RealManage Insight

When to Start Your Community Association Paving Project

by Staff Writer on Sep 10, 2019 8:29:00 AM

Before starting on a community association paving project, it is important to understand what the various asphalt services are, as well as when and why you should apply them. Understanding this will save you money and ensure that your homeowners are happy and the curb value of your community remains high.

Asphalt Lifecycle

Repaving an asphalt surface can be expensive. If you have a large community, then it is not an expense that you'll want to take on any more often than you need to. Preventative maintenance is the best way to minimize the amount of time needed before you have to do a complete repave. Here we'll discuss the various asphalt repair options.

  • Sealcoating - From the very beginning, your fresh asphalt will be exposed to the weather. The heat of the sun will dry the asphalt and make it brittle. Rain pouring down on it will begin the slow process of erosion. As cracks form, freezing weather will cause standing water to expand and make the cracks worse. Sealcoating is your first line of defense to protect the asphalt from the weather and prevent those things from happening. Sealcoating is relatively inexpensive and can be done every 2 years or so.
  • Crack Sealing - Sealcoating reduces weather damage considerably, but does not eliminate it. Eventually, cracks will form. When they do, you'll want to have a reputable asphalt repair company seal them as fast as possible. Failure to do so will allow the problem to become worse, and increase the repair costs.
  • Patches - As your asphalt ages, it will eventually develop potholes, no matter how diligent you are with maintenance. These are a nuisance to your homeowners and could post a safety hazard. Like cracks, they will also only get worse if left untreated and hasten the time until a full repave is necessary.
  • Overlay - After 15-20 years, your asphalt will have many patches and sealed cracks in it. As new ones develop, the practicality of continuing to patch them diminishes. At this point, a full repave probably isn't necessary. Instead, you can opt for an asphalt overlay. Asphalt overlays lay another layer of asphalt over your existing surface. Asphalt overlays should not be confused with sealcoating. After an overlay, the surface will look and perform like new.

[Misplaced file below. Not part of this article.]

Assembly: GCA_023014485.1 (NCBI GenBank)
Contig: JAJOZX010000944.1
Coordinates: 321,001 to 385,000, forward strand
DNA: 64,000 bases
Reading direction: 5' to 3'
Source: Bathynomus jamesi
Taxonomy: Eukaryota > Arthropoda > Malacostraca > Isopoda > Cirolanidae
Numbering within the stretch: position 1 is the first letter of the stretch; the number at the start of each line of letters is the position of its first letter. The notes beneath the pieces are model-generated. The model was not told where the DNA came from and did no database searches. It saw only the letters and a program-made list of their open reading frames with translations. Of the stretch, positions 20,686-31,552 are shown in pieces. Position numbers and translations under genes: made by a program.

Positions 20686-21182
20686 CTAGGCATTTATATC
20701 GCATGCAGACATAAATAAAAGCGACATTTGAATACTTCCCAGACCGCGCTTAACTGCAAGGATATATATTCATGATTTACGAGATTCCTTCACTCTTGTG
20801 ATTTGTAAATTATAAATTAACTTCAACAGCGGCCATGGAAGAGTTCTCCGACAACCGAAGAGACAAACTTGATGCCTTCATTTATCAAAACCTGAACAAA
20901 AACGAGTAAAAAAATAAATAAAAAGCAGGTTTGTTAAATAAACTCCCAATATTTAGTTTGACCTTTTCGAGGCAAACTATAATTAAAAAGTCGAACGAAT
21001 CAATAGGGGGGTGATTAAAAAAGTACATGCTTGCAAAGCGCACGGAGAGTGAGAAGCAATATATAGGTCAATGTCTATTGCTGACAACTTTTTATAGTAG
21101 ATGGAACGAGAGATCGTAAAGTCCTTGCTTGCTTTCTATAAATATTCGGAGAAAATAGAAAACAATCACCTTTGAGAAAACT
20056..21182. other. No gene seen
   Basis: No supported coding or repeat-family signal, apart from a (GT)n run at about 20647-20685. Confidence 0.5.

• Repaving - Asphalt overlays add thickness to the surface. Because of this, you cannot apply them as many times as you'd like. Eventually, you'll need to do a complete repaving. This will involve stripping all of the old asphalt down and starting from scratch. If you follow the maintenance suggestions here, it should be decades before you get to this point.

Finding a Contractor

You can't undertake a community association paving project without a contractor to do the work. You will likely find a number of paving companies and general contractors in your local area who will be willing to do the job. For smaller jobs, such as sealcoating or patching, any contractor with decent reviews will be able to do an effective job. When the repairs start to get more intensive though, especially for repaving, you'll want to have a company that specializes in asphalt look at the problem. You never know when there could be underlying issues with the soil, or other issues that need to be dealt with during the course of the repair.

When discussing the job with the contractor, one of the first things you'll want to ask about is how the job will inconvenience your homeowners. Some pavement operations take a while to perform and set. Traffic will likely need to be blocked off, so this is something that you should prepare for and warn your members about before the work has begun.

Need Help Managing HOA Vendors?

For more information about this, or any other homeowner association topic, feel free to contact us at RealManage.

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